Concerned about the disparity between the quantity and types of vaccines supplied in developed countries and those made available in developing countries, Aventis has become a partner in GAVI, which includes others in the vaccine industry, WHO, Unicef, the World Bank, governments of developing countries, and many OECD governments. The alliance was founded on the belief that protecting the health of children through immunization is a fundamental cornerstone for economic development and global security. Its goals are to improve access to sustainable immunization services; expand the use of safe, cost-effective vaccines where needed; accelerate the development and introduction of new vaccines and technologies; accelerate research and development efforts for vaccines needed primarily in developing countries; and make immunization coverage a centerpiece of international development efforts.
''For Aventis Pasteur, industry participation in the alliance is necessary to help ensure supply for these markets - and to make vaccines available to the 40 million to 70 million children born each year who would otherwise not have access to this preventative intervention,'' says Jacques Berger, Aventis Pasteur's senior vice president for corporate public policy. He points out that the vaccine industry is the only one that supplies large volumes of products to the poorest segment of the population at highly discounted prices. ''This private-public alliance is a model for other basic-needs markets,'' he adds.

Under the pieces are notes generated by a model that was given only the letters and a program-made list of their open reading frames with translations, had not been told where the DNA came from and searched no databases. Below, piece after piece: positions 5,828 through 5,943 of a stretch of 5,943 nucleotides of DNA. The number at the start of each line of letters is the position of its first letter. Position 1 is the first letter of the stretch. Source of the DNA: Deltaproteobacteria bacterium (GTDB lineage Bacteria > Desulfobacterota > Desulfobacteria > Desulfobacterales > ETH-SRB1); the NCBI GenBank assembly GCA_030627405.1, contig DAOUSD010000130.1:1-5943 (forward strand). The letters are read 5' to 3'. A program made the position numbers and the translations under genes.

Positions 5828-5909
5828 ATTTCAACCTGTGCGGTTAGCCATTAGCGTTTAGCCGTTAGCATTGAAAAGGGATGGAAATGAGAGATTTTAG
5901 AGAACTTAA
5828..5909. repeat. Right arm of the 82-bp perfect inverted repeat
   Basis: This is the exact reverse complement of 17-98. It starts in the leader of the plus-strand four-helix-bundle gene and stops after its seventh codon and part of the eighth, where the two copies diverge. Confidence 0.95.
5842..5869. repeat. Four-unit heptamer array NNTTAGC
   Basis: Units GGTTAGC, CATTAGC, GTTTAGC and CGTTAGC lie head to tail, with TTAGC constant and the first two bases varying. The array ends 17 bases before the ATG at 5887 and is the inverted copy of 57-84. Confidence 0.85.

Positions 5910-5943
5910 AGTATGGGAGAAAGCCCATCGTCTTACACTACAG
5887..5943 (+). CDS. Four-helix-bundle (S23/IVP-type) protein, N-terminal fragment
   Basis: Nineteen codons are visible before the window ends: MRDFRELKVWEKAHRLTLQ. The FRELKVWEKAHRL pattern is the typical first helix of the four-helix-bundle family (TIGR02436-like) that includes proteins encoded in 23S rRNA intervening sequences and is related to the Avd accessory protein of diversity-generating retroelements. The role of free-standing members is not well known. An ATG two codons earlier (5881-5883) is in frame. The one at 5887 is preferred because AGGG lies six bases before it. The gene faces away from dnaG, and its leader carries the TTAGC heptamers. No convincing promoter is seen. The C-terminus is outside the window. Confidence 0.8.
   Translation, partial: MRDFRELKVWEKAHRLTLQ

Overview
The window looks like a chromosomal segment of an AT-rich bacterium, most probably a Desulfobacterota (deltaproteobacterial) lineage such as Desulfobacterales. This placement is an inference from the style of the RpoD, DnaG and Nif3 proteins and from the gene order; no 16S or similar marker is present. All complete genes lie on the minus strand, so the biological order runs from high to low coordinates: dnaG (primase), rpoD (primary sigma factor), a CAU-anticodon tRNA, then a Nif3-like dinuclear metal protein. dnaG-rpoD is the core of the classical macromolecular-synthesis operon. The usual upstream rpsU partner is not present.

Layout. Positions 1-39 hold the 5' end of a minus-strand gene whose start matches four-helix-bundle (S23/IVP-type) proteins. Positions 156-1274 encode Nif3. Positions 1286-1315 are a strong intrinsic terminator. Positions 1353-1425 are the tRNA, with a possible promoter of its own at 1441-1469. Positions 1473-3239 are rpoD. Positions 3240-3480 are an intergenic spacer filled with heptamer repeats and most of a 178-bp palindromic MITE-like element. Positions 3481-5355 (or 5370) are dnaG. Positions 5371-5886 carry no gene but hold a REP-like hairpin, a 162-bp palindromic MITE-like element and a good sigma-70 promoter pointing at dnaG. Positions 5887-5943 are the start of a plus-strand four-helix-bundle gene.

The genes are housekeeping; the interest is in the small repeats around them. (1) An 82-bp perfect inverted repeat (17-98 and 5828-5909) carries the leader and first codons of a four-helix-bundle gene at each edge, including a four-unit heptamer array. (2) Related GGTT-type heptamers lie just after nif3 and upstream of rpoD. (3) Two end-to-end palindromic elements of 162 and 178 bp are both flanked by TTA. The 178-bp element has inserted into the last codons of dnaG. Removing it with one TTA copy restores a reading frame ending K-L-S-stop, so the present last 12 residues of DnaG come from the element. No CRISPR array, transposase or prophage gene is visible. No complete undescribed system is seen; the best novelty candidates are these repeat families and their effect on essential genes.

Aventis is also a partner in the Global Polio Eradication Initiative, launched in 1988 by WHO, Rotary International, the U.S. Centers for Disease Control, and Unicef, with the goal of eliminating polio worldwide. Aventis Pasteur has launched a Web site (www.polio-vaccine.com) devoted to polio eradication. The trilingual site (in French, English and Spanish) provides current information about the disease. Between 2000 and 2002, Aventis Pasteur will be donating 50 million doses of oral polio vaccine to Angola, Liberia, Sierra Leone, Somalia, and Southern Sudan. Since 1997, Aventis Pasteur has donated nearly 90 million doses of oral polio vaccine to African countries.

''As the largest historical producer of polio vaccines, we have an obligation to contribute to the final assault on polio,'' says Jean-Jacques Bertrand, chairman and chief executive officer of Aventis Pasteur. ''Today, when now more than ever polio eradication is within our reach, we believe that we must sustain this momentum and intensify our fight.''

There is a dramatic resurgence of African trypanosomiasis, more commonly known as sleeping sickness, in sub-Saharan Africa. The disease is spreading in some of the poorest Central African communities, threatening more than 60 million people in 36 countries. It has become one of the greatest causes of mortality, ahead of HIV/AIDS in some provinces.